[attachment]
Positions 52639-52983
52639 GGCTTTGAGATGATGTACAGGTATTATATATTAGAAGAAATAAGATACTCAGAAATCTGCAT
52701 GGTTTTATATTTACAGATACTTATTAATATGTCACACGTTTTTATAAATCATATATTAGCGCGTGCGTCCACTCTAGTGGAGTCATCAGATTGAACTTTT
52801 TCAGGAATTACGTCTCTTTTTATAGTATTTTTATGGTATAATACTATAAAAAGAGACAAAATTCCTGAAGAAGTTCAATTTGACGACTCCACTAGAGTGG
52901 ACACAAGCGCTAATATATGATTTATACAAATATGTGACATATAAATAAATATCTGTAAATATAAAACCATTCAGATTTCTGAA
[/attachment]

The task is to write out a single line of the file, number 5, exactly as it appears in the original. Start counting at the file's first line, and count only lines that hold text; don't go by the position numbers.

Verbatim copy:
52901 ACACAAGCGCTAATATATGATTTATACAAATATGTGACATATAAATAAATATCTGTAAATATAAAACCATTCAGATTTCTGAA